My joy for today is running 13.1 miles.
It was an unusual morning, complete with gale force winds, plunging temperatures, thunder, lightning, and rain. My alarm went off at 5:15 am and I could hear the rain slamming against my bedroom window. Would the race even happen? I got out of bed, checked my cell phone and e-mail, had no messages, so paced around for a few minutes. Thankfully, Amelia started calling and I nursed her while contemplating whether or not this race would happen in such weather. I put the baby back to bed and checked me e-mail yet again. My own personal weatherman, my kind husband, had been spending his time checking the radar and concluded that the worst of the storm had passed through the race location, about 45 minutes from our home. So I somewhat reluctantly got dressed.
Spencer came over to the house and we left about 15 minutes later than we had planned, due to my questioning of the status of the race. After arriving for packet pick-up, Spencer stood in line while I went to the restroom, primarily to find shelter from the cold. It was extremely windy, wet, and about fifty degrees. This Florida girl was not happy. I rejoined Spencer in line, found that he had quite expectedly made a friend, and received my number, chip, shirt, and other goodies.
We ran our stuff back to the car and then waited. The race started a little late, due to the weather. The countdown started, and we started running. And running, and running, and running. We had planned to attempt to run, without walking, the entire first 5 miles. This may not sound like much, but it was far more than we had ever done in training. I was unsure of this goal the morning of the race as I was battling a cold, complete with snot and sore throat. I asked Spencer at about a mile and a half how far we had gone. I did not ask again until we were at six and a half miles. We had made the five mile goal! Since I had made it so far past five miles, I began to wonder how much farther I could make it without stopping. So we kept running. And running, and running, and running. We ran straight to the finish line.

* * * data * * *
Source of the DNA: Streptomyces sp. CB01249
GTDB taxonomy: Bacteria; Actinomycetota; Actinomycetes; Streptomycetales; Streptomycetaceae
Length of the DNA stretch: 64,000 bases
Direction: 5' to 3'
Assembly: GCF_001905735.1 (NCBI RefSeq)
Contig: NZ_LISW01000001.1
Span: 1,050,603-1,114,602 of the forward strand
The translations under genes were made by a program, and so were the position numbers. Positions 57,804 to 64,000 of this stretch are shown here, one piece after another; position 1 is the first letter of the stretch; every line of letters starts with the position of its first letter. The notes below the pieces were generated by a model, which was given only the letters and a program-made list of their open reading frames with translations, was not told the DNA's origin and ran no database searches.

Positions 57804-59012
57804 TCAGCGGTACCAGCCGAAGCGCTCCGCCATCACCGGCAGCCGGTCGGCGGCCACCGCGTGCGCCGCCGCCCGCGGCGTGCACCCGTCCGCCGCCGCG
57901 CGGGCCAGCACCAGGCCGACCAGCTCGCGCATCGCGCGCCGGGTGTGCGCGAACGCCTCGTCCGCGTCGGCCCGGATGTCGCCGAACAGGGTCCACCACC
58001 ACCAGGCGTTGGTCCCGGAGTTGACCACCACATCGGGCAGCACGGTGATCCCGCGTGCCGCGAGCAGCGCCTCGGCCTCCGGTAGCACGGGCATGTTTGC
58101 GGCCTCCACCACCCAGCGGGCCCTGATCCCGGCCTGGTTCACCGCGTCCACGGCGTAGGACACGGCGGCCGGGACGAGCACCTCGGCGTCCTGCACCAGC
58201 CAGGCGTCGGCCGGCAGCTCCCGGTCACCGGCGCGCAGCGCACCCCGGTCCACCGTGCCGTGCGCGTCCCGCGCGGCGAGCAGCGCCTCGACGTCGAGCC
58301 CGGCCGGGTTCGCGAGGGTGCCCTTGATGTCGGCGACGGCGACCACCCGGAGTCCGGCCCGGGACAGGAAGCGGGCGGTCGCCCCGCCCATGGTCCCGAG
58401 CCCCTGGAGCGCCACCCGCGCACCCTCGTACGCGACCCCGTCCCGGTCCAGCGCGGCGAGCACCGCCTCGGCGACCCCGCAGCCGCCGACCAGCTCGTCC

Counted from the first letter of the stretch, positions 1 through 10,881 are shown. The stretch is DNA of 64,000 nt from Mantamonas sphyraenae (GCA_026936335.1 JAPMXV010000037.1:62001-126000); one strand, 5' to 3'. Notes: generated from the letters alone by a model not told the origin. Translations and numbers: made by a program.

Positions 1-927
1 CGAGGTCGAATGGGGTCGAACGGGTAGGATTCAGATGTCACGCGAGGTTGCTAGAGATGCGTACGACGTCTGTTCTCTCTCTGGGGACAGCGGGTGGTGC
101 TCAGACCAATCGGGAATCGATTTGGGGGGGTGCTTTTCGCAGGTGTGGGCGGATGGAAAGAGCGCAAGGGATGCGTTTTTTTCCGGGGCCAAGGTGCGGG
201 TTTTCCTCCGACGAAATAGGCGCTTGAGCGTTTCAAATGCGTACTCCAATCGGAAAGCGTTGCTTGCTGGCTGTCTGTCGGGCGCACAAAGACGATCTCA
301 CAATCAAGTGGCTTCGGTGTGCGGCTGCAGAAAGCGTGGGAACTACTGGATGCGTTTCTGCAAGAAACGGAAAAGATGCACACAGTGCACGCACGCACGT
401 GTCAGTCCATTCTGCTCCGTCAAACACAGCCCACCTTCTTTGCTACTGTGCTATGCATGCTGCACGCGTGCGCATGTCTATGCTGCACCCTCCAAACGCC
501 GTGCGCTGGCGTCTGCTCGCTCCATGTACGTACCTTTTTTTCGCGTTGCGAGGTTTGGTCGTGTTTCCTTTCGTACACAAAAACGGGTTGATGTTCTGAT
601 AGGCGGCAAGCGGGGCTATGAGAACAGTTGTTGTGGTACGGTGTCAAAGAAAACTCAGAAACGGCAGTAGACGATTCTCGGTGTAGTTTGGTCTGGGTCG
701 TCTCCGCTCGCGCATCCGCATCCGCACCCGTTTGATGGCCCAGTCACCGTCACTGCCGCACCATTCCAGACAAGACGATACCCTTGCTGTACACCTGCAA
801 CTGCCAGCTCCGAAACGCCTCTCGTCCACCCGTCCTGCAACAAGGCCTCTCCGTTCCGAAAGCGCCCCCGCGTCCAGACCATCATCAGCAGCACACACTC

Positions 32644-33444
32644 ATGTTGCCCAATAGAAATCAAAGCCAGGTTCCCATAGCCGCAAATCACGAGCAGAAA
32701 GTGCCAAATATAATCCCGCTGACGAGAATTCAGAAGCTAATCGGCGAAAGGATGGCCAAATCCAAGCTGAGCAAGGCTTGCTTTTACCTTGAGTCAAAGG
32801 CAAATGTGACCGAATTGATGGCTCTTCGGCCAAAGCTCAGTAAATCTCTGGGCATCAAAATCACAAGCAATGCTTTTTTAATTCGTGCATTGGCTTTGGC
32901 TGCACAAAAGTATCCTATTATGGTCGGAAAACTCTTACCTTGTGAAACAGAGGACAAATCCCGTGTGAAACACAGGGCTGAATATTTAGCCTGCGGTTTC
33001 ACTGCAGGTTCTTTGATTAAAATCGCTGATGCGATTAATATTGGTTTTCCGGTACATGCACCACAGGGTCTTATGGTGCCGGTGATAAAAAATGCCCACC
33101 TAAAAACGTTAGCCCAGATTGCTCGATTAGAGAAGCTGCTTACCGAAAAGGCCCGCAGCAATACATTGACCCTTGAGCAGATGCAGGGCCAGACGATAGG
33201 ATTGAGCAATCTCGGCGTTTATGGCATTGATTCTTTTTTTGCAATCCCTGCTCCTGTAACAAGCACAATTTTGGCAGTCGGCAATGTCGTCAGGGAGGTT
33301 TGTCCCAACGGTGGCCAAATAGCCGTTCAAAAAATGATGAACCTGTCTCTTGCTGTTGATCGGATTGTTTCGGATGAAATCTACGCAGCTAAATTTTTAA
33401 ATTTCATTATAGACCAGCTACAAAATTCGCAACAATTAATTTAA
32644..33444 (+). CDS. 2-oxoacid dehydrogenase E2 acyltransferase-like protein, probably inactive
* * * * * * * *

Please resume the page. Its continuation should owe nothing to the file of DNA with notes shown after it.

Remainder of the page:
In some ways, it is strange to pay money to do something you can do in your own neighborhood. You do get a medal, a shirt, official timing, and other perks, but the camaraderie among runners is one of the most unique differences from running on your own. Spencer and I were closer to the back of the pack than to the front. It was a primarily out and back course, meaning that we were passed by the leaders of the race very noticeably. They literally ran right by us. Of course, the winners passed us, on their way back to the start/finish, embarrassingly early. After a while, we had seen so many people go by, that I was sure the turnaround had to be coming up soon. So I started yelling to people running by, begging them to tell me that the turnaround was just ahead. One runner said, “I don’t want to lie to you. It’s a little ways yet.” That was discouraging. But as we kept running, sometimes without me even asking, runners on their way home would see the look of despair in my face, and yell, “Almost to the turnaround! Great job!” Those kinds of comments literally made my feet keep moving.
There was much less fanfare in this race than in my previous half, the Disney Princess, or in my husband’s full marathon in Miami. In Miami, practically the entire course is lined with supporters and well wishers. In residential areas, people stand on their front lawns with signs, drinks, and snacks, to encourage runners that are complete strangers. You can only imagine what the hoopla is like at a Disney race. This was not the case in the Orange Blossom Half Marathon. Although almost the whole course is among private homes, there was not a single home that had a supporter outside. It was a quiet course with beautiful scenery, around a gorgeous Florida lake, for more serious runners, just doing their thang, running 13.1 miles, early in the morning.
What the course lacked in fanfare, my family made up for at the finish line. My family of six, my parents, my Granny, my cousin, and a friend of Spencer’s rounded out our cheering squad. I was greeted by the most precious handmade posters from my six and four year olds, three bouquets of flowers, balloons, and doughnuts. There was video and pictures taken with every combination of people possible. We felt admired and adored. It was indeed a joyous day.
Enjoy your joys for today.